Former Maoist rebels have taken their seats in an interim parliament in Nepal under a deal ending 10 years of war.
The rebels are joining mainstream politics for the first time
Top Maoist leaders watched from the public gallery as 83 Maoist MPs took the oath in the 330-seat assembly.
Earlier, the house unanimously backed a new interim constitution, paving the way for the rebels to enter parliament.
The historic move is one of a series of measures to bring the Maoists into the fold after last year's peace deal. The 10-year insurgency cost 13,000 lives.
The United Nations will begin monitoring Maoist troops and weapons on Tuesday, which has been declared a public holiday to mark the introduction of the interim constitution.
Steps to peace
Until nine months ago the Maoists were still an underground, outlawed group but they will now have a share of power in the Himalayan kingdom.
Under the interim constitution, a draft of which the former rebels and the governing seven-party alliance signed last week - the Maoists have about a quarter of parliament's 330 seats.
Among other things the temporary constitution transfers executive powers of head of state from the king to the prime minister.
The approval of the charter automatically dissolved the old two-chambered parliament and set up a new unicameral one, including the Maoists.
"Today is a day of reconciliation among all the political parties and the people," Prime Minister Girija Prasad Koirala told parliament.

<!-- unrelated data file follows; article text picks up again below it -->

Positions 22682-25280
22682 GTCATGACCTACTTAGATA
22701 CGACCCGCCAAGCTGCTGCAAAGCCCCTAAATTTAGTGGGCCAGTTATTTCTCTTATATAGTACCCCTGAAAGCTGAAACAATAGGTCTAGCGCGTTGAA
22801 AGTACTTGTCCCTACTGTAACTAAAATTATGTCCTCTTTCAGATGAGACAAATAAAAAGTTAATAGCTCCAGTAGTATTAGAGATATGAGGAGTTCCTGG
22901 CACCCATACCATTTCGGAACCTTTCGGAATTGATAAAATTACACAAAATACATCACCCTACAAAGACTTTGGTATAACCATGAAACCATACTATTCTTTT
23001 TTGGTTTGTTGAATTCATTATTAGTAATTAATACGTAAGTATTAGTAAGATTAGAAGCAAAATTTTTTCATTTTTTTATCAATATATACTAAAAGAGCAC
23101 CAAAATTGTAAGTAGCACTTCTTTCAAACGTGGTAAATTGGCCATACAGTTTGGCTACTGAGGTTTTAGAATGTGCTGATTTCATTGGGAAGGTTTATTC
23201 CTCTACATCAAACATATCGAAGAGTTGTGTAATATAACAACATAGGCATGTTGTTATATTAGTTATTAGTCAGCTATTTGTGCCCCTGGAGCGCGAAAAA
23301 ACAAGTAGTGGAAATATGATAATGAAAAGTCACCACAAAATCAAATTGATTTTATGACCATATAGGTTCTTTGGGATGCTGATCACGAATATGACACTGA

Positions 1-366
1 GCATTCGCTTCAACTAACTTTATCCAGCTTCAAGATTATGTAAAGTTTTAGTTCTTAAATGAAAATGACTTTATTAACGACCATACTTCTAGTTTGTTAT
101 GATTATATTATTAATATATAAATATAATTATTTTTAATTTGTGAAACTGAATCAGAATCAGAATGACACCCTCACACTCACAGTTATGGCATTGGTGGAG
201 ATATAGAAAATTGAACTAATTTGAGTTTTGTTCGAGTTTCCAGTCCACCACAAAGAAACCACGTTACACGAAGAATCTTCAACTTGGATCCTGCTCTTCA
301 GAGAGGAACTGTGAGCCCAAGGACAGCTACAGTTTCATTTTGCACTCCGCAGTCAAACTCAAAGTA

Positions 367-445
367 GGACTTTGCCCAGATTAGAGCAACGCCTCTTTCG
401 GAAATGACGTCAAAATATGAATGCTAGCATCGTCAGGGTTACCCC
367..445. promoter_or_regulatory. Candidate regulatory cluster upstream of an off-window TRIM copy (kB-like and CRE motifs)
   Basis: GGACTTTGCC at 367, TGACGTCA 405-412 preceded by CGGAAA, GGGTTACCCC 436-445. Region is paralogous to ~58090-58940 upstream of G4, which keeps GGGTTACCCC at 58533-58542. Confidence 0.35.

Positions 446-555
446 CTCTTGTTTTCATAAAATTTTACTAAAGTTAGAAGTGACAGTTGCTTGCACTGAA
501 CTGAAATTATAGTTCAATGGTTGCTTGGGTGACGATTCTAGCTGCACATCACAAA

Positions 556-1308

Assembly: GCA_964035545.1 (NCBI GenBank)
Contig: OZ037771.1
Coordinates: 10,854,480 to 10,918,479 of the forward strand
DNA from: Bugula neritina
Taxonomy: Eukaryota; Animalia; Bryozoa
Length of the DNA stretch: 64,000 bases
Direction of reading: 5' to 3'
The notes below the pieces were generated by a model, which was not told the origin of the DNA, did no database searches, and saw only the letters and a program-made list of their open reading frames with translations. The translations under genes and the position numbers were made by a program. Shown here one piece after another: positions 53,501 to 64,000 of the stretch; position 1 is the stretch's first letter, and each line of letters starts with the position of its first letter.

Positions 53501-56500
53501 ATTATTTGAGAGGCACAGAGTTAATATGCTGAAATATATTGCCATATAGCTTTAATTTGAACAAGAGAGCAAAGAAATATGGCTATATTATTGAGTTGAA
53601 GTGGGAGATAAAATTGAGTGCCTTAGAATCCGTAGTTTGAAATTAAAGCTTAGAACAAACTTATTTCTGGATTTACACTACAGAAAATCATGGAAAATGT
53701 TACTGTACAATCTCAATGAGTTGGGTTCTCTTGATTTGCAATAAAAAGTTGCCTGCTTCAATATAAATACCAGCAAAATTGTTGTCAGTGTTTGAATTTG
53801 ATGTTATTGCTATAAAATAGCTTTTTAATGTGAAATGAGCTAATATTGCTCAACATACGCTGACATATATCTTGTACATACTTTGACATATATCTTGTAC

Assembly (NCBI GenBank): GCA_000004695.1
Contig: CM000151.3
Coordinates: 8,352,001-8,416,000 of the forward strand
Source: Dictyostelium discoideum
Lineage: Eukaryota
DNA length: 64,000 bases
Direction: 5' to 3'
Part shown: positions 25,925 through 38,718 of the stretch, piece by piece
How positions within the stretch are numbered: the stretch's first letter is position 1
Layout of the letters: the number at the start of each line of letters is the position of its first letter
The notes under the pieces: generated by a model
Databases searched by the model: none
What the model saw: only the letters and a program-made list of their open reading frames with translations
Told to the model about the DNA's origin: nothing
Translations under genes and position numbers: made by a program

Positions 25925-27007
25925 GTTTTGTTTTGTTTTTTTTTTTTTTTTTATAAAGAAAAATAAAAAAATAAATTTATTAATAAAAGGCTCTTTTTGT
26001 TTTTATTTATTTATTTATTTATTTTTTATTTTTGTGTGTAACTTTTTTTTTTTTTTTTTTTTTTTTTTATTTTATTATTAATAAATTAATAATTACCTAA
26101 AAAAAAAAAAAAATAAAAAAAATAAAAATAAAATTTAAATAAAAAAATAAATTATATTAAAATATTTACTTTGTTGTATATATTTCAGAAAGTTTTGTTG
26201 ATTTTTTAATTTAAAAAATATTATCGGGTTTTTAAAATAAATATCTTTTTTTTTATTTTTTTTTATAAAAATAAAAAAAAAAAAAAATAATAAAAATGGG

The Maoists fought a 10-year guerrilla war
The Maoists' share of nominated MPs includes a large number of women and members of marginalised social groups along with civil society activists.
It also includes a retired major general of the Nepalese army who has voiced republican sentiments.
Joining a new interim government, probably in February, will be the Maoists' next step.
The interim government will hold elections by June to a constituent assembly which will decide whether to scrap the monarchy or not.
King Gyanendra was forced to give up direct rule last year after mass protests and has since been stripped of powers. He does not have even a ceremonial role in the interim constitution.
Meanwhile, the United Nations is stepping up its role in Nepal's peace process.
On Tuesday it is to start monitoring the confinement of the Maoists' weapons in designated camps and registering their combatants in the same places.
In the past few days the UN secretary general has recommended a fully-fledged UN mission in Nepal to help more broadly with the transition to permanent peace.
A draft resolution on this is being prepared for endorsement by the Security Council.